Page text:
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AI Policy Summit 2022

AI Policy Summit 2022

Nicolas Zahn • October 2022 From October 10 to October 13 the AI Policy Summit took place again, this time as hybrid event at ETH Zürich.
The international conference brought together experts and initiatives from around the globe to discuss impacts of Artificial Intelligence and provided an opportunity for the Swiss Digital Initiative to share our work with an international audience.
Artificial Intelligence is a key digital technology and raises complex questions for technologists and policymakers. Luckily, the AI Policy Summit 2022 not only provided enough time to shed light on various aspects but also included a diverse group of presenters and stakeholders from around the world.
The key themes this year were: Building bridges between regions and stakeholders; AI and democracy;AI and justice; and AI and the future of work. The opening day of the conference also provided the opportunity to present Swiss highlights and the Swiss Digital Initiative is very humbled that we could present our work to an international audience as part of this segment of the conference and have subsequently received welcome feedback from participants on our projects, in particular the Digital Trust Label.

We also listened to the discussion on AI and the future of work as well as the panel on building bridges for AI governance. In our work, we very much identify with the theme of building bridges since as a multistakeholder initiative we also try to bring together various experts to create meaningful impact. And the future of work is a rapidly growing field of using AI solutions that raise complex ethical questions where our projects can help to raise awareness and introduce some much needed transparency as well as providing guidance for the responsible use of such digital services.

The first panel featured Commissioner Keith Sonderling (EEOC, USA), David Barnes (IBM), Matthew Forshaw (Alan Turing, UK), Mona Sloane (NYU), Merve Hickok (CAIDP, USA), Jose Escamilla (Institute for the Future of Education, Mexico) and was moderated by Dr Ekkehard Ernst (ILO, GemLabs). The main points focused on the fact that the debate needs to pick up speed as AI solutions are increasingly used throughout all aspects of the HR work. At the same time, the panel cautioned that we are in need of a better understanding and definitions of relevant terms when it comes to regulating AI and that we need to be aware of the different contexts, from politics to culture. There was also large agreement that education and digital upskilling of the workforce as well as decision-makers and technologists is key.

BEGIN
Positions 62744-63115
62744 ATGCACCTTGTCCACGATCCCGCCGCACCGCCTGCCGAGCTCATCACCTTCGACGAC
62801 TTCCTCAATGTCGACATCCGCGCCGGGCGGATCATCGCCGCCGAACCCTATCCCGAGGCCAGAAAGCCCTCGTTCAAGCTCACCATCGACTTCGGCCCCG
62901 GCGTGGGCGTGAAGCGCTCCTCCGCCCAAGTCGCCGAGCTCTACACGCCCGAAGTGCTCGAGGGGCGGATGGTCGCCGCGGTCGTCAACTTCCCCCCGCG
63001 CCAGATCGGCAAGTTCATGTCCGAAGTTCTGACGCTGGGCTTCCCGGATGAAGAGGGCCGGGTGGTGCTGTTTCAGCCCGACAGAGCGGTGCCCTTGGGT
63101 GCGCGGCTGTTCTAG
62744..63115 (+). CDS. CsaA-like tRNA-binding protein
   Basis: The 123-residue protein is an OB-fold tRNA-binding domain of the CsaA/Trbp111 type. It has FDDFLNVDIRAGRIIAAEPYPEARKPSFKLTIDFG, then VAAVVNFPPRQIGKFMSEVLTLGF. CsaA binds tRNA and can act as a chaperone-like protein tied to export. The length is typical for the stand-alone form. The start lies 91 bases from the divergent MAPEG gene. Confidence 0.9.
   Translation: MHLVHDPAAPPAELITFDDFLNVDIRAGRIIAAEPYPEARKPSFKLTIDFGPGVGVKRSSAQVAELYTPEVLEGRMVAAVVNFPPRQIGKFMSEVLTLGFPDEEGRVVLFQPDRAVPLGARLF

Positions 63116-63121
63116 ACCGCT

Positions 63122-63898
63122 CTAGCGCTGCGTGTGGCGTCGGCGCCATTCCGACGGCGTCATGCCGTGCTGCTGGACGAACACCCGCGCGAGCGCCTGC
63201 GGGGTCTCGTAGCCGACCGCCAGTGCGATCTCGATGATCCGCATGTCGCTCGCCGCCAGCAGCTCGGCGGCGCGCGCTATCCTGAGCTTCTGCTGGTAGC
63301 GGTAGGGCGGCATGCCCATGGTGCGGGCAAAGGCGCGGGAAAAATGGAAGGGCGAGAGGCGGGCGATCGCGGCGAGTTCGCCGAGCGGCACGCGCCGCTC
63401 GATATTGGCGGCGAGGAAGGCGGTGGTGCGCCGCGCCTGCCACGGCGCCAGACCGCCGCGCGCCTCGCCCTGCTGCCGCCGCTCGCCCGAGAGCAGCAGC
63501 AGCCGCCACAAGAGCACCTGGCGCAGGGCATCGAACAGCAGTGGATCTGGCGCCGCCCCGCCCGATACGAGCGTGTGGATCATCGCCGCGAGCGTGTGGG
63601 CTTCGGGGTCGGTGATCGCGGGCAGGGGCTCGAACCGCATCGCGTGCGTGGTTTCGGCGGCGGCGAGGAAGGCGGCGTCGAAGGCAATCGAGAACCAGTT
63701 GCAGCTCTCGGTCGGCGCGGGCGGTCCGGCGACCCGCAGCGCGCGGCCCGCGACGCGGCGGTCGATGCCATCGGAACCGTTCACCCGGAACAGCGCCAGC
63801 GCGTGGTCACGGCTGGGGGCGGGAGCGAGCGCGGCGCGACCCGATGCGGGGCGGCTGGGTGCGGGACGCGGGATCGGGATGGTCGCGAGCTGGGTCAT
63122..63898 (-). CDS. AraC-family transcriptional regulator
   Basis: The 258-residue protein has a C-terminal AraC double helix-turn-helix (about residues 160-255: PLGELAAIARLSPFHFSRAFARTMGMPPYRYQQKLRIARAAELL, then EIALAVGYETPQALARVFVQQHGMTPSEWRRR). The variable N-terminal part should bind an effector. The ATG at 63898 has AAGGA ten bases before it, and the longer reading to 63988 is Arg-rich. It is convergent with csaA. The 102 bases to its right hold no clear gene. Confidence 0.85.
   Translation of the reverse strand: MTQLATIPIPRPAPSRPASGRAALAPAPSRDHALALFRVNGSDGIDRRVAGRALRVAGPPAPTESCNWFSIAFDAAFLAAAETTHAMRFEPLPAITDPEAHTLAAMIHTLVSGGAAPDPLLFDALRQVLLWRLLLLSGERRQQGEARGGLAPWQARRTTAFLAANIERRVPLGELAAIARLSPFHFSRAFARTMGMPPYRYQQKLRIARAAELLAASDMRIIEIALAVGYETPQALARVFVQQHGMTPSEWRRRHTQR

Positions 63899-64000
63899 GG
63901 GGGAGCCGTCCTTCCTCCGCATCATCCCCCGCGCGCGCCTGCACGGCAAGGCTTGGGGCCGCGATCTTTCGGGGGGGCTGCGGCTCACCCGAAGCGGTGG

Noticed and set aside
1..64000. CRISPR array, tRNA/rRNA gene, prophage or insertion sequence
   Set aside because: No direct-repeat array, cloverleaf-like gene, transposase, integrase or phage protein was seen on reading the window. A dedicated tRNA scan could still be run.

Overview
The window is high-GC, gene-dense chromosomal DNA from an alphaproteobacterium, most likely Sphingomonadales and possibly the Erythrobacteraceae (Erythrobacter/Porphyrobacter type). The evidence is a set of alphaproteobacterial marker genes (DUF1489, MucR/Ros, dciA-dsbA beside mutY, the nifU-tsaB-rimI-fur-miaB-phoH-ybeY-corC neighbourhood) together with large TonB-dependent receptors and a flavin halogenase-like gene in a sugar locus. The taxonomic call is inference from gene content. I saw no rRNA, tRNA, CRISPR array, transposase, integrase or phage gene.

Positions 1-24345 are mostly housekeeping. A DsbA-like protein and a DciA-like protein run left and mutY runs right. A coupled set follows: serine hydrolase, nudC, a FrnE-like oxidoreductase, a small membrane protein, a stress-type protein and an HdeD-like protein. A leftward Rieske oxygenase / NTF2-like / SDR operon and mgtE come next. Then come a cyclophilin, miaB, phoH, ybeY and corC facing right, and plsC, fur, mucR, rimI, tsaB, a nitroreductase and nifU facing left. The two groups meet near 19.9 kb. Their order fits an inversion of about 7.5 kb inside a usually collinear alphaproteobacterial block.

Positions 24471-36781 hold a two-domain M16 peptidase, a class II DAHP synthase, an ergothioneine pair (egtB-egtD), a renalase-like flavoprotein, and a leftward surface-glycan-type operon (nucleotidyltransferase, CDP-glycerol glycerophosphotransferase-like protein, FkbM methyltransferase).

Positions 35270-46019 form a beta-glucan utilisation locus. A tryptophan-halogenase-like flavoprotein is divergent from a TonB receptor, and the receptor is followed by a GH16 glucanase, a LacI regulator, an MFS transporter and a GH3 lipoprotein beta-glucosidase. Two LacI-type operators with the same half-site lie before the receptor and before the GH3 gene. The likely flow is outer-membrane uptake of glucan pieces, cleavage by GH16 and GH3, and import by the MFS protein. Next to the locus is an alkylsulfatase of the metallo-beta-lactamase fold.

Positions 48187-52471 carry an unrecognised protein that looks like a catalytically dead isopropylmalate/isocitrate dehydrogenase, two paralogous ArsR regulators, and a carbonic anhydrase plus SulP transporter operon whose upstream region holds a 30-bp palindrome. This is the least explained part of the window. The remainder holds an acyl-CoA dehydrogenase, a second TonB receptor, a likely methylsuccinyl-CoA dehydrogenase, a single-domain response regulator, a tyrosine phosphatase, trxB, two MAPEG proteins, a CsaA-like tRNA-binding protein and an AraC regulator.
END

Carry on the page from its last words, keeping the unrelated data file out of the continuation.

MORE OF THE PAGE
The second panel picked up the baton and moved from the analysis to a more policy-oriented discussion. It featured Amb. Roger Dubach (Swiss Federal Department of Foreign Affairs), Zeeshan Qamer (Government of India), Golestan ‘Sally’ Radwan (Government of Egypt), Arti Garg (Hewlett Packard Enterprise), Rahel Estermann (Green Party, Switzerland) and was moderated by Filippo Lancieri (ETH Zurich). Drawing on their collective experiences in closing gaps between different stakeholder groups and the fact that efforts to regulate AI from companies setting certain internal policies all the way to legally binding international treaties, the panel made the following points:
Coordination and exchange between different initiatives is key, especially with the amount on regulatory discussions going on at the moment. Building bridges across disciplines and stakeholder groups is key but also challenging: diverging perspectives, lack of common vocabulary etc make the collaboration difficult. Patience and persistence is required to harness the potential of interdisciplinary work. Building bridges across different regions is equally important. AI and other digital technologies are seen very differently around the world. Whereas Europe might focus on regulating perceived negative side-effects of AI applications, African countries are more interesting in harnessing the potential of AI to leapfrog economic development and address potential challenges later on. In summary, the AI Policy Summit provided a comprehensive overview of the current debate on artificial intelligence around the globe. While it was very inspiring to see all the work that is already going on it is also clear, that a long road lies ahead.

Data Hazard

Data Hazards - Labelling risks in data science projects

Jessica Espinosa • September 2022 Data has become one of the most valuable intangible assets a company or organisation can have. As more and more data is accumulated, companies face growing complexity and opaqueness in data management, in some cases even leading to data breaches that put at risk people’s private information and harm the company. In this context, the Data Hazards Project was created to raise awareness of the ethical implications of the use and management of data.